SWAMIJI: The person who has realised God is called a God-realised soul. There are seven stages of God-realisation. These seven stages are mentioned in one way in the sutras of Patanjali, and in another way in the Yoga Vasishtha – especially the Yoga Vasishtha.
When a person is free from all desires to which ordinary people are accustomed, and thinks in the mind, "I want God only. My desire is to have God. I don't have a desire for anything else," this thought itself can be regarded as the first state or step towards God. You need not call it God-realisation; but nevertheless, it is a great thing even to be convinced that you want only that. Easily one cannot think like that; most people have got all kinds of ideas. But if you are convinced that this is the only thing that you want, it is the first step that you have taken towards God-realisation. I am mentioning something in the language of the Yoga Vasishtha. It is called subhechcha in Sanskrit: the desire to do the good thing, and the only thing being love of God, is the first step.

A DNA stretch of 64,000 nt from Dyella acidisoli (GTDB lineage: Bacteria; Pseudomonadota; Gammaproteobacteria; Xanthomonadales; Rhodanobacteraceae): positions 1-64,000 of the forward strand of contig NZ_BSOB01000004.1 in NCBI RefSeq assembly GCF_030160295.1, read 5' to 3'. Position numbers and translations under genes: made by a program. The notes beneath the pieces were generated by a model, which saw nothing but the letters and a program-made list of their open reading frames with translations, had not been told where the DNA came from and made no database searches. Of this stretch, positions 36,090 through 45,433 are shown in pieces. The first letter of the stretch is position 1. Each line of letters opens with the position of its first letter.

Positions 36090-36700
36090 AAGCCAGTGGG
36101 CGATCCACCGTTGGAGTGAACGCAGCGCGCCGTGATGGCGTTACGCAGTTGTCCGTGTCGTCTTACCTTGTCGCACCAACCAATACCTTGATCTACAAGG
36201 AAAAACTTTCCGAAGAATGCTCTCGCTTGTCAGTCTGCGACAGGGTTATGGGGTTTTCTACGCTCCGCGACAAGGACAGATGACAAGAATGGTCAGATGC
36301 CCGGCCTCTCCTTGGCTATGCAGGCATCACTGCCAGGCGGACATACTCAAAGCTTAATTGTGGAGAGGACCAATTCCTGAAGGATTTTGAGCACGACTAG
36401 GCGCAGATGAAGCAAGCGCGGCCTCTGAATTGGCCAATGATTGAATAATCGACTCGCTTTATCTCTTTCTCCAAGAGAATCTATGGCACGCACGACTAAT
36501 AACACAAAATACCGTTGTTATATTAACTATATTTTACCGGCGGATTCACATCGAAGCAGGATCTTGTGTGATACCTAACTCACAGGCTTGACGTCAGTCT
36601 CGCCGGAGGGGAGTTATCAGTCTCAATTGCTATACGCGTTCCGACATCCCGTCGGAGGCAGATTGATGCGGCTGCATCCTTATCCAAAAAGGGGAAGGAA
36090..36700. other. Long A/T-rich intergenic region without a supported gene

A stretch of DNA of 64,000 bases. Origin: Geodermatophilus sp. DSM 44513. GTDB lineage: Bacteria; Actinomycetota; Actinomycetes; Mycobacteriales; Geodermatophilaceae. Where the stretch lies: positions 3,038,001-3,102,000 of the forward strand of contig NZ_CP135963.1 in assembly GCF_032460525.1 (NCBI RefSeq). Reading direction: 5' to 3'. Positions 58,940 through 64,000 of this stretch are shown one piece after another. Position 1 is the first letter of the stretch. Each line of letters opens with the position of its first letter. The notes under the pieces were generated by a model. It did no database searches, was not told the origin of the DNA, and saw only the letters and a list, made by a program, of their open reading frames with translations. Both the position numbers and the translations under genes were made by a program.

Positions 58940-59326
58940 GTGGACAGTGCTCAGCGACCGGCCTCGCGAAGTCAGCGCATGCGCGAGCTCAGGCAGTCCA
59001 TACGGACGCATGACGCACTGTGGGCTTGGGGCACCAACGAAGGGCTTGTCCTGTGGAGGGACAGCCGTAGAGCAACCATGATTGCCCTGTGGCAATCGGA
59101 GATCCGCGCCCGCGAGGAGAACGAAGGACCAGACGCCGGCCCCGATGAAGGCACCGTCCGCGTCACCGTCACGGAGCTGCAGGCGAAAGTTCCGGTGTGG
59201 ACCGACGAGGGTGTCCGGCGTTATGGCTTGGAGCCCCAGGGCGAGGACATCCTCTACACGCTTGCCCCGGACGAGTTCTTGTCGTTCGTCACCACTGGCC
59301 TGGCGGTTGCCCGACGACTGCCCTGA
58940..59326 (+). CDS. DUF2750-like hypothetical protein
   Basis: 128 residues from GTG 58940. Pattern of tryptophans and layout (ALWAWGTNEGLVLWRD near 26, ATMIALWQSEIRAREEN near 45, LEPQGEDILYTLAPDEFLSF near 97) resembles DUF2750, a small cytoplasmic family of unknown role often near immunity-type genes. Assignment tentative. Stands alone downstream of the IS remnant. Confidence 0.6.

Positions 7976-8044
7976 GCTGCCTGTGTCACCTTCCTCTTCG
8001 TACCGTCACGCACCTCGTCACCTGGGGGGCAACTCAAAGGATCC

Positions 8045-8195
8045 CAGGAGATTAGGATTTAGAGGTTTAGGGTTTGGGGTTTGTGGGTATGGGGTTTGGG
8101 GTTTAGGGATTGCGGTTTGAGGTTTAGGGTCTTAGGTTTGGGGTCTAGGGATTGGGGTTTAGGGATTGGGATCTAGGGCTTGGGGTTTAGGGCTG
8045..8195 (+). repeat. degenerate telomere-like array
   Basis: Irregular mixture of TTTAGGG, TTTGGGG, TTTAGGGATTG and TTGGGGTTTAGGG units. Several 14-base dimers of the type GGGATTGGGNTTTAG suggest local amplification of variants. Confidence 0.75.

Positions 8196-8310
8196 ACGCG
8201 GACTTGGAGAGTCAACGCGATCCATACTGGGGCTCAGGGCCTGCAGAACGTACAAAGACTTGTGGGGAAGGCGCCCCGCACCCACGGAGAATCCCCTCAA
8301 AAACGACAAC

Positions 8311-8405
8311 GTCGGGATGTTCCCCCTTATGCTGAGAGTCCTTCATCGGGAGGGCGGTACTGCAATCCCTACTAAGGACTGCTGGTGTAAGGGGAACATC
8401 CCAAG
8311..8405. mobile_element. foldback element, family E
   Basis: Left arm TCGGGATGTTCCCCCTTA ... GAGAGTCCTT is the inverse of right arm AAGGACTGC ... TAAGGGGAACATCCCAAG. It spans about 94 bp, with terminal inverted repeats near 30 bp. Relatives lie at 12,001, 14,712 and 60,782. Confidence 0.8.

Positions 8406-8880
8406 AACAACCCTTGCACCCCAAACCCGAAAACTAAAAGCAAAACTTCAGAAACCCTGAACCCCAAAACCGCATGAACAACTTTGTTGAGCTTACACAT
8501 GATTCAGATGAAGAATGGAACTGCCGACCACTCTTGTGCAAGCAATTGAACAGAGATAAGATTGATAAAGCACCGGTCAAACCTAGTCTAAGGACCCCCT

The second stage is vicharana. You do not merely think, but you start analysing into the ways and means of moving still further: "How can I go? What steps am I taking? What are the sadhanas?" Going on thinking like this, going to Gurus and reading scriptures so that your mind becomes active in that direction is the second stage.
The third stage is that the mind is almost detaching itself from all objects. It is called tanumanasi. Tanu means thin, thread-like. The mind becomes thread-like in the third stage. It is as if it is breaking.